For some time now, I've been watching controversy after controversy after controversy erupt within the SF writing community. Being someone who hangs out on the fringe of the SF writing community (I do write, and I do write SF once in a while), I used to think I should listen to what the "pros" in that community have to say. I no longer think that. I no longer have respect for "pro" writers simply because they've made enough "pro" sales to qualify for the status of "pro". I've come to realize that these "pros" don't always act like professionals.
Brats on the playground constantly picking on each other, that's what certain parts of the SF writing community look like to me. All sides in these endless SF writing debates/flame wars often end up acting like obnoxious asses. True professionals should be able to carry on rational discussions without resorting to flames wars, name-calling, and adolescent antics.
It has become apparent to me that the status of "pro" in the SF writing field has nothing whatsoever to do with acting professionally. It's mostly about sales, and very little else. I've been watching the SF writing community for seven years now, and for seven years I've seen circus, after circus, after circus. While it can be entertaining, it's not the sort of thing that earns respect. It's the sort of thing that makes those supposed "pros" involved in such circuses look less like professionals and more like a bunch of bratty little children.
There was a time I had hoped to make some pro sales, enough to qualify for membership in an association of professional writers. At this point, even if I had the qualifying sales (I don't), I wouldn't bother joining the SFWA. I wouldn't want to be a part of an allegedly professional organization whose members (current and past) always seem to be at each other's throats. It wouldn't be worth the aggravation! (Seeing as how, over the course of seven years, I've had a plethora of works published in "lesser mags", I think I've already figured out most of what I need to know about publications. I can do it on my own.)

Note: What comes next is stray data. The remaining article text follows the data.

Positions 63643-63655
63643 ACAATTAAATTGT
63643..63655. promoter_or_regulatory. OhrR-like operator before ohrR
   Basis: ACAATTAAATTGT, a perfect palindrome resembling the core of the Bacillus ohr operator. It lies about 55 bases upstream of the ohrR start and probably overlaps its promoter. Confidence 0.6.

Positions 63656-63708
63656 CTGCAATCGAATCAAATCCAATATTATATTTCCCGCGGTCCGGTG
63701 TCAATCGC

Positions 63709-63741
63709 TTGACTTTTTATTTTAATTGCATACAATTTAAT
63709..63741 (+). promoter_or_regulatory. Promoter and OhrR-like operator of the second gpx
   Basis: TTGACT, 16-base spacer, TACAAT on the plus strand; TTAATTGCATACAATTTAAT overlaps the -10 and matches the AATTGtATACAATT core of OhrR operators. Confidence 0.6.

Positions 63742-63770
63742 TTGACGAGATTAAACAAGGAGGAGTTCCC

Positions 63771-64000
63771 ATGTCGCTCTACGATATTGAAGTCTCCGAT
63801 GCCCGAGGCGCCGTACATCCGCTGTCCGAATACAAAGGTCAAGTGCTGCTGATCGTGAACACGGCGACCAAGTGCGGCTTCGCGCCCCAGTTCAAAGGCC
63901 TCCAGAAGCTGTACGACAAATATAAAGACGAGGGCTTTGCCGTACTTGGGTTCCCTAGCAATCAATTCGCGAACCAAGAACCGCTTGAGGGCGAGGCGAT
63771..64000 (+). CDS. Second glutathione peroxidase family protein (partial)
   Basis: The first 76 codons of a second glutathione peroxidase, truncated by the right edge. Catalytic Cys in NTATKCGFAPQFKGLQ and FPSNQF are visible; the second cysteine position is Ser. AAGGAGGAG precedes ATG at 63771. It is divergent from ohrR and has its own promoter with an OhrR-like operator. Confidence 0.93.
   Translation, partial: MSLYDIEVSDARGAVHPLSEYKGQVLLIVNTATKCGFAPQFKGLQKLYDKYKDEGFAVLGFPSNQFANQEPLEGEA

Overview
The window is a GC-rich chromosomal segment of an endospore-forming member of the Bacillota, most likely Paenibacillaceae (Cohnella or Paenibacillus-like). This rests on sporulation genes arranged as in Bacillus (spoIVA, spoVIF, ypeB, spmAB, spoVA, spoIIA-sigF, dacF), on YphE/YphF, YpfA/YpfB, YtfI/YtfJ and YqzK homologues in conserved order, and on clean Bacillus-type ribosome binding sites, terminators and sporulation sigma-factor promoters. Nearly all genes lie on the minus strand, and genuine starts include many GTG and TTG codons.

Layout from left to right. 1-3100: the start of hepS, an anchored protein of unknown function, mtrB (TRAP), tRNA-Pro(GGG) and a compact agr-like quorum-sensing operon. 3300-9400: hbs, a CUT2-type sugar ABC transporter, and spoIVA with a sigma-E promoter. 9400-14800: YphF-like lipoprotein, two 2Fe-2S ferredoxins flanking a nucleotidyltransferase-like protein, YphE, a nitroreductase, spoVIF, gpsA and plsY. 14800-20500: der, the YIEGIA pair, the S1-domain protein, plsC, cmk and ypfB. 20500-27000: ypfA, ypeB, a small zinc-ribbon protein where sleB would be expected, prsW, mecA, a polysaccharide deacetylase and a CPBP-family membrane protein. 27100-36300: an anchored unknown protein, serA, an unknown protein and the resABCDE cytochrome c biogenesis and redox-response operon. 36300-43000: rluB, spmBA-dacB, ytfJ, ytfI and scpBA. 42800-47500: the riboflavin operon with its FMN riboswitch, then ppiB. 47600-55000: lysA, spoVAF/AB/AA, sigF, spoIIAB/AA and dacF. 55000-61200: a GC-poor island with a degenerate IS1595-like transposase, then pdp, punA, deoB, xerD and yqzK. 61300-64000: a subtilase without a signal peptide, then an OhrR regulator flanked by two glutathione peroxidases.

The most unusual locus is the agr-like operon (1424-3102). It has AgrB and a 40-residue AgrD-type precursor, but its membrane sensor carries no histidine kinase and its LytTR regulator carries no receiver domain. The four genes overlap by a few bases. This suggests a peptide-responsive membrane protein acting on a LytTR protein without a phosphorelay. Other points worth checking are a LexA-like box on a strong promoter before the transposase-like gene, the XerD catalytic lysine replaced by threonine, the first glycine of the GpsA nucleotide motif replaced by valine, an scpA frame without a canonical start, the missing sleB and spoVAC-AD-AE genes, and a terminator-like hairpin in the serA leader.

Does sexism exist within the SF writing community? Yes, I'm sure it does. Does sexism still exist in the "real world"? Unfortunately, yes. Does racism exist within the SF writing community? Again, I'm sure it does. Does racism still exist in the "real world"? Unfortunately, yes. Is turning an important issue like sexism or racism into a three ring circus the proper way of dealing with that issue? Um, no! Of course, that's exactly what happens in the SF writing realm over, and over, and over again.
Personally, I think people in the SF writing community shouldn't be giving those sexists idiots within that community much attention at all, because attention is exactly what they want! I also think a lot of this is a manufactured controversy for the sake of getting attention, a la Madonna, Lady Gaga, Miley Cyrus, etc. This is true of BOTH sides. In my opinion, the whole thing makes the whole bloody "pro" SF writing community look less-than-professional.
By the way, as for women writing science fiction, women have been writing science fiction for some time now, and women will continue to write science fiction. Women writing science fiction is not a new thing. Anyone remember A Wrinkle in Time? Yep, that was written by a woman, Madeleine L’Engle. Anyone remember Anne McCaffrey's The Ship Who Sang? Yeah, that one was science fiction.